The French South Pacific territory of New Caledonia has been granted a third referendum on independence, with voters to decide on whether to break away from France’s control after almost 170 years.
1. It’s French but not part of France
France has five overseas départements – French Guiana in South America, Martinique and Gaudeloupe in the Caribbean and Réunion and Mayotte in the Indian Ocean. They are as much a part of France as Dodorgne or Paris and fall under the direct control of the French government. So when people tell you that France shares a border with Brazil, this is actually true because French Guiana borders Brazil.
As well as these départements d’Outre mer (overseas départements) France also has collectivité d’Outre mer (overseas collectives) which have more autonomy and can pass their own laws about domestic issues, but which fall under the control of Paris for issues like defence.
New Caledonia (Nouvelle-Calédonie) is a collectivité but has special status, negotiated in 1988, which gives it gradually increasing autonomy.
All these possessions outside ‘the Hexagon’ – as mainland France is known to distinguish it from the overseas départements – are the legacy of empire and French colonialism.
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2. It looks like Scotland (apparently)
Home to some 269,000 people, New Caledonia is about 18,000km from mainland France – and 2,000km east of Australia.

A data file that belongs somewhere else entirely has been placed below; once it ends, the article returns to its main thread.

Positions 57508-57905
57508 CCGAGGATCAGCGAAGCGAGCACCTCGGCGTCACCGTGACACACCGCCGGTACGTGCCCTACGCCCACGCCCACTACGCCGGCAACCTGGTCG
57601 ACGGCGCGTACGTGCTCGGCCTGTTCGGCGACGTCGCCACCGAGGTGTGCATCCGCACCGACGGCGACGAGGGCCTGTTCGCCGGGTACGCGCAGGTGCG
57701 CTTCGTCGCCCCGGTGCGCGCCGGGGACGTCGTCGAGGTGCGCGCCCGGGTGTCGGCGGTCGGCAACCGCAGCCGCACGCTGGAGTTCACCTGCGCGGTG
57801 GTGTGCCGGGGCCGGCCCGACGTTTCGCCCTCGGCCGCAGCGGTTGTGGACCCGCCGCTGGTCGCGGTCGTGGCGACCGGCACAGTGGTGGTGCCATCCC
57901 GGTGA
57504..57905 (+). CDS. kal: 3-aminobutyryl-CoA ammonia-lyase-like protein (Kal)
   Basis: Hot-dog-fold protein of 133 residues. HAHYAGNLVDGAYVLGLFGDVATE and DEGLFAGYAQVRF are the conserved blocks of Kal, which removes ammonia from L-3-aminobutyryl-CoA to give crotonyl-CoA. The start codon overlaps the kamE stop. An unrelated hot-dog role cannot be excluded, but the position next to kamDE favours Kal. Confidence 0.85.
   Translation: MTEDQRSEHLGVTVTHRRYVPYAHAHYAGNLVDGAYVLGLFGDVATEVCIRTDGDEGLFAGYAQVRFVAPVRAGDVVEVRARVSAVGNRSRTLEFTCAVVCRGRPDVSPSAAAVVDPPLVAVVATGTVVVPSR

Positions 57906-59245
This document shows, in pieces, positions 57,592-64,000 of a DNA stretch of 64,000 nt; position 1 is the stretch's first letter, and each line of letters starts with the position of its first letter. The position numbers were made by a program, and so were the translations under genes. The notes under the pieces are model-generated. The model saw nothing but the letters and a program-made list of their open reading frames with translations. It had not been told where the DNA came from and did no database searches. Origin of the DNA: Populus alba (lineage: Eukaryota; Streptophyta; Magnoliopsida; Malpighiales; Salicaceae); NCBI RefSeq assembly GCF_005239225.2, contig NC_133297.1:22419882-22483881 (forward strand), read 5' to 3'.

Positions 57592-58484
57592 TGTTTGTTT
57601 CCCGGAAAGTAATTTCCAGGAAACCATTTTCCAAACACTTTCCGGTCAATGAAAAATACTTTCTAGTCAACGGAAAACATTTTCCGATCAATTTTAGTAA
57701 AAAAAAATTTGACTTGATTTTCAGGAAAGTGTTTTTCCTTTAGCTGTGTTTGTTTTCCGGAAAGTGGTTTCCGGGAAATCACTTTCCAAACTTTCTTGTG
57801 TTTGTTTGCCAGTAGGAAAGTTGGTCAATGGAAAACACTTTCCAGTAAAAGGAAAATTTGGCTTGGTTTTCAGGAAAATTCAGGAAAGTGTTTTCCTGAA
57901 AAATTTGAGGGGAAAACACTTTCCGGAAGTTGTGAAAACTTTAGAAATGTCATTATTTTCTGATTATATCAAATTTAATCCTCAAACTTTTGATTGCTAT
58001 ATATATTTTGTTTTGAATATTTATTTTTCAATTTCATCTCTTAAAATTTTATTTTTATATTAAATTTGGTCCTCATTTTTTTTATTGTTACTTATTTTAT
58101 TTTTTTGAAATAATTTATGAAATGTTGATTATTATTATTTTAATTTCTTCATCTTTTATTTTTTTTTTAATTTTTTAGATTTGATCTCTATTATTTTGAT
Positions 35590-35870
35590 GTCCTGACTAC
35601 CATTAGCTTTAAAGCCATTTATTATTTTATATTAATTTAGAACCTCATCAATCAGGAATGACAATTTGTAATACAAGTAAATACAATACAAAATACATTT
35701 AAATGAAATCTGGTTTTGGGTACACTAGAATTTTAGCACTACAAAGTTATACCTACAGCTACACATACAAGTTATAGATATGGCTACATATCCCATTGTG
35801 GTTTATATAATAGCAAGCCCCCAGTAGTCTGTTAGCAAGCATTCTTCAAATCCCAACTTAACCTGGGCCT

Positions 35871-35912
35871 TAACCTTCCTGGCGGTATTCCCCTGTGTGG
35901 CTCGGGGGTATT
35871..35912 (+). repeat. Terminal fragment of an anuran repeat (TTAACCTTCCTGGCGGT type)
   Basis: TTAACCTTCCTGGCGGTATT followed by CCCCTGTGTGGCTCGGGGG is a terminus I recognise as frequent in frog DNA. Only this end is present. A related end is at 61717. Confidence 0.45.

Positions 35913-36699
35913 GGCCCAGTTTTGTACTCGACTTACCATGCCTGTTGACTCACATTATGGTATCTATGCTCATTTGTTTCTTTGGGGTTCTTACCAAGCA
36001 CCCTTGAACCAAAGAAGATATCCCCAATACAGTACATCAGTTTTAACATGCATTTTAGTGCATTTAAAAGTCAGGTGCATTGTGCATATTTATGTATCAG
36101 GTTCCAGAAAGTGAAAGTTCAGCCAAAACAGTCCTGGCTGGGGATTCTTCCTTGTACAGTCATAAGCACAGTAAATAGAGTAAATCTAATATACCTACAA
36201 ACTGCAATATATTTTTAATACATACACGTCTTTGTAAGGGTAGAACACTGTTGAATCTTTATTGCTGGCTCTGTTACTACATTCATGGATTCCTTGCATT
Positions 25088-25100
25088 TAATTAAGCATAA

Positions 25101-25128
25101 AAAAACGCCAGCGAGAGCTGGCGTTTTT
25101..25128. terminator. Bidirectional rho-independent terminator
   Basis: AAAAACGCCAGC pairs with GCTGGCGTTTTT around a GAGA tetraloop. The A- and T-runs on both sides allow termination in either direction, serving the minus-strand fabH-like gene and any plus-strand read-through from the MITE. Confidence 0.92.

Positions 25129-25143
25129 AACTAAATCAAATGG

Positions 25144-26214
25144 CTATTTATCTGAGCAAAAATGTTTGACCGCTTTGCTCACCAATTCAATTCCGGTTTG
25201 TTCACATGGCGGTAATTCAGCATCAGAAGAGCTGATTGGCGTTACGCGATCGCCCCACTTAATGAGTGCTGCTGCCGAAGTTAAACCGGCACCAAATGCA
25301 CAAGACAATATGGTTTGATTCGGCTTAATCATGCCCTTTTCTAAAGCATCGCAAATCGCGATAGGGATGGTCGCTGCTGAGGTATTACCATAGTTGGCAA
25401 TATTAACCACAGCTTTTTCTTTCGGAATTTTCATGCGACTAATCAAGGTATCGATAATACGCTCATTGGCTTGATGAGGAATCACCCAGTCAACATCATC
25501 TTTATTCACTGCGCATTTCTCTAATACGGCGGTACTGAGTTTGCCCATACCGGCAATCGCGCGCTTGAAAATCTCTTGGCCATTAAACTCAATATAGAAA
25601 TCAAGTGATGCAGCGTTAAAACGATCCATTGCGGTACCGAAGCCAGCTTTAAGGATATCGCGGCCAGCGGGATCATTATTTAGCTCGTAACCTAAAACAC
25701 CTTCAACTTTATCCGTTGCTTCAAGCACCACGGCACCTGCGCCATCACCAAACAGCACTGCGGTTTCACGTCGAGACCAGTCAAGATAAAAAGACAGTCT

It was seized by the French admiral Auguste Febvrier-Despointes in 1853, who declared that he wanted to assure his country of a “position in the Pacific.”
But New Caledonia’s name hails from the sailor who was the first European to spot it, British explorer Captain James Cook, who said that the island – with its UNESCO World Heritage Site coral reefs and lagoons – reminded him of Scotland.
It was initially used as a penal colony for convicts and political prisoners, and was declared an overseas territory of France in 1946.
3. It is ethnically mixed
The bulk of New Caledonia’s population is made up of indigenous Melanesians known locally as Kanaks (39 percent) and European inhabitants, known as Caldoches (27 percent).
There are also minorities from the relatively nearby Polynesia Pacific region, including Wallis and Futuna islanders, and smaller numbers of Tahitians, Indonesian and Vietnamese.
The indigenous population fell sharply in the late 19th century as European settlers brought with them new diseases such as smallpox and measles.
A growing part of the population now identifies as mixed-race or “Caledonian.”
4. There is a long history of independence struggles
There has been a long history of ethnic tensions in New Caledonia, starting in 1878 when a Kanak insurgency over the rights of Kanaks in the mining industry left 200 Europeans and 600 rebels dead. Some 1,500 Kanaks were sent into exile.
Clashes between Kanaks and Caldoches in the 1980s culminated in a bloody attack and hostage-taking by Kanak separatists in 1988, when six police officers and 19 militants were killed on the island of Ouvea.
A landmark deal between France and opponents and supporters of independence followed in 1988, giving the islands more autonomy and allowing referendums over independence.
In the referendum in 2018, 57 percent voted to remain part of France; in the second, in October 2020, that decreased to 53 percent. There will be a third vote held before October 2022.
5. It has a lot of nickel
New Caledonia boasts a quarter of the world’s known reserves of nickel, a core component in the manufacture of stainless steel, rechargeable batteries and coins.
Nickel is, along with aid from the French state, the island’s largest source of income, making up 7 percent of GDP in 2018, though in some years the figure can reach 20 percent depending on market prices.